Q. Our family recently returned from a very nice but costly vacation in Italy. Although I am grateful to my husband for giving us this opportunity, the trip was one more example of what I consider his constant overspending of our resources. Our children are young, and I can’t work here, so we have only his salary and bills, bills, bills! Putting money aside for our kids’ education, a down payment on a home, extra retirement income – to say nothing of possible unemployment one day – all that is a foreign language to him. He just laughs off my concerns as being premature or fuddy-duddy, and says we have plenty of time to worry about all that later. I toss and turn nightly with frustration and worry, wondering how to get him to face reality and get down to some serious financial planning.
A: It sounds as though this is a bona fide “ant and grasshopper” situation, with you and your husband polarized around equally rigid attitudes about money. Generally such attitudes run very deep and often have to do with your family of origin. If your grandparents, say, were immigrants or suffered severely during the Depression, you could be living out a transgenerational anxiety, even though the circumstances are different. With the same background, your husband could be determined NOT to live with that kind of constriction and be throwing off this doom and gloom scenario now that he is master of his own funds. So one thing you could do is try to delve more deeply into your respective positions – without getting into a “You’re a spendthrift!” “No, you’re a miser” type of dynamic – to see if some greater mutual understanding will emerge.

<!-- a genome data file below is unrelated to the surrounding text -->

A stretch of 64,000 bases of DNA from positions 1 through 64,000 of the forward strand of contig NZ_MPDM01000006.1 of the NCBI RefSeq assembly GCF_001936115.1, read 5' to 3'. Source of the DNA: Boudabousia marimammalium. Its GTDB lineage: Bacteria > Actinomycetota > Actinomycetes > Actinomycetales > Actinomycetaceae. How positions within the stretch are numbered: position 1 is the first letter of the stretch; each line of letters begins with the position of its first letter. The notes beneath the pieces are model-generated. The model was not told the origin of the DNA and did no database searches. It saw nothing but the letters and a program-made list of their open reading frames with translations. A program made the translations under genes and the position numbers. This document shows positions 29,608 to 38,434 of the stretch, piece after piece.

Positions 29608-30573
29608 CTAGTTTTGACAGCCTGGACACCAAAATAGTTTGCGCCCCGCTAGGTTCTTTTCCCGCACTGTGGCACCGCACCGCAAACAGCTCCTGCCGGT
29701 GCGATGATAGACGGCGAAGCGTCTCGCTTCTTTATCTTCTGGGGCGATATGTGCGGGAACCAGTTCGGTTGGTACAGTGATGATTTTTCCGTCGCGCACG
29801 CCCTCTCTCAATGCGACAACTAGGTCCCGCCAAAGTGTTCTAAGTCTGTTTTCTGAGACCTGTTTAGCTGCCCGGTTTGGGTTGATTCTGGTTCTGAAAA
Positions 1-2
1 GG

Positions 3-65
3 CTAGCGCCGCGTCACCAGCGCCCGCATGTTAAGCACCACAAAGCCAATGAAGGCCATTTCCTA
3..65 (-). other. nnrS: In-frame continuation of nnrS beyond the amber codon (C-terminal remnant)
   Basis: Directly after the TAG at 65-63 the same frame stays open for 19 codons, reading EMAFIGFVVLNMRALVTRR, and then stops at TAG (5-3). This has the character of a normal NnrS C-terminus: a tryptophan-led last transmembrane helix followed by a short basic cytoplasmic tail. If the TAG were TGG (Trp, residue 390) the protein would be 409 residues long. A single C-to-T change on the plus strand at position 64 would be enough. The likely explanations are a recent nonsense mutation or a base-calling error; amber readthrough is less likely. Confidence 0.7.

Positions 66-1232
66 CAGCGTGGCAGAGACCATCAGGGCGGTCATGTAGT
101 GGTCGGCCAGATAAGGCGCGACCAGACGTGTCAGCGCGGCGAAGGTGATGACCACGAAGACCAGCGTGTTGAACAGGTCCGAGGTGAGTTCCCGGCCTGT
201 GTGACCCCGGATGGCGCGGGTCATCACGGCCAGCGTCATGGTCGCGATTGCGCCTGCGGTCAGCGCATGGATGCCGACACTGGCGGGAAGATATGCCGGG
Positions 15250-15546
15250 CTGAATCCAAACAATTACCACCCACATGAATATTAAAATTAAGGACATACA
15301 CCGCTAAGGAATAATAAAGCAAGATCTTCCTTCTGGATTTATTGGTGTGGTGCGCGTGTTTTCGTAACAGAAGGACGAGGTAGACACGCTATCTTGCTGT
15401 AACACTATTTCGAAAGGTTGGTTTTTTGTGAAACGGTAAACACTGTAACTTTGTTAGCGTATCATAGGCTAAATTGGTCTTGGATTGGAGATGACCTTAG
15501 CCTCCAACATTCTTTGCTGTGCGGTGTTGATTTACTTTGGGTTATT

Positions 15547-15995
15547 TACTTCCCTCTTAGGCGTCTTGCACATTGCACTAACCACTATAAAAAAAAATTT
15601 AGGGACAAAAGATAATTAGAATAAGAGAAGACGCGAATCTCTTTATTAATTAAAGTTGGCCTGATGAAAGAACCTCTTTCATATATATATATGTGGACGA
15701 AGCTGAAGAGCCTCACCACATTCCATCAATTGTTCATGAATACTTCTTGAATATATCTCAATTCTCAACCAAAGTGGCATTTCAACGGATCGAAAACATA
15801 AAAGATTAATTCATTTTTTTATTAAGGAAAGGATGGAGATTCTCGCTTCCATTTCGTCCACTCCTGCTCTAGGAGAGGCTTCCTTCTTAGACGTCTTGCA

Another way to try to break the impasse might be for you to try on his role for a few days. Start talking about your next trip, buying some antique furniture, or simply upping the ante on whatever new ideas for spending he introduces. He is probably programmed to hearing you put the kibosh on his projects, so it could be interesting to see whether he puts on his own brakes if he thinks you are off and running for a change.
Finally, ask calm, open-ended questions about his answers to some of your concerns. For example, the next time he shrugs off your worries about college tuition, avoid your usual rejoinder – especially if it is a put-down – and, following his line of reasoning, just ask questions. The point is to see how far he can continue to justify his position, and what, exactly, is behind that position – the hope of an inheritance, the idea that you will eventually get a job, a stellar career path – or nothing! If you do this skillfully, both of you will get more information than if you systematically cut off such a process by simply countering his position with a conflicting viewpoint.
Jill Bourdais is a psychotherapist practicing in Paris both privately and in a hospital setting. A specialist in couple/family problems, she also teaches PAIRS, a skills-building course in intimate relationships.